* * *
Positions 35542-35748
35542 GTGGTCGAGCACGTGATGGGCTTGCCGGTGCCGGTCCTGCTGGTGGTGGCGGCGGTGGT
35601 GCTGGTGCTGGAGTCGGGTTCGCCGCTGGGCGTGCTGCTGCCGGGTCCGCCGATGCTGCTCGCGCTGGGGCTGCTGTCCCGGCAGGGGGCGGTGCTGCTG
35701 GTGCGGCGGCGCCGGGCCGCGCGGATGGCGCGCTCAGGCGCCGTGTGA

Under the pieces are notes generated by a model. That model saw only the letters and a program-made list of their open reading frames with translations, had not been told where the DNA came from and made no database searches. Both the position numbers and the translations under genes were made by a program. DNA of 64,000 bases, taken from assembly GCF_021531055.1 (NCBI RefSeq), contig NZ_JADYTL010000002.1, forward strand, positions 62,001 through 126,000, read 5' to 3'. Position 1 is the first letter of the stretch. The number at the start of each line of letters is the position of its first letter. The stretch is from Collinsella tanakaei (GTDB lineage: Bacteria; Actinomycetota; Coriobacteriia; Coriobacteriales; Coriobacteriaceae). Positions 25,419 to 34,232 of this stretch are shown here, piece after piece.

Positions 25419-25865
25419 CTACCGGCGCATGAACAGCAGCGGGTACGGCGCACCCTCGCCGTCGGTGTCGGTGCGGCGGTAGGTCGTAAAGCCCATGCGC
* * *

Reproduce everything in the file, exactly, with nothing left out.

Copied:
Positions 35542-35748
35542 GTGGTCGAGCACGTGATGGGCTTGCCGGTGCCGGTCCTGCTGGTGGTGGCGGCGGTGGT
35601 GCTGGTGCTGGAGTCGGGTTCGCCGCTGGGCGTGCTGCTGCCGGGTCCGCCGATGCTGCTCGCGCTGGGGCTGCTGTCCCGGCAGGGGGCGGTGCTGCTG
35701 GTGCGGCGGCGCCGGGCCGCGCGGATGGCGCGCTCAGGCGCCGTGTGA

Under the pieces are notes generated by a model. That model saw only the letters and a program-made list of their open reading frames with translations, had not been told where the DNA came from and made no database searches. Both the position numbers and the translations under genes were made by a program. DNA of 64,000 bases, taken from assembly GCF_021531055.1 (NCBI RefSeq), contig NZ_JADYTL010000002.1, forward strand, positions 62,001 through 126,000, read 5' to 3'. Position 1 is the first letter of the stretch. The number at the start of each line of letters is the position of its first letter. The stretch is from Collinsella tanakaei (GTDB lineage: Bacteria; Actinomycetota; Coriobacteriia; Coriobacteriales; Coriobacteriaceae). Positions 25,419 to 34,232 of this stretch are shown here, piece after piece.

Positions 25419-25865
25419 CTACCGGCGCATGAACAGCAGCGGGTACGGCGCACCCTCGCCGTCGGTGTCGGTGCGGCGGTAGGTCGTAAAGCCCATGCGC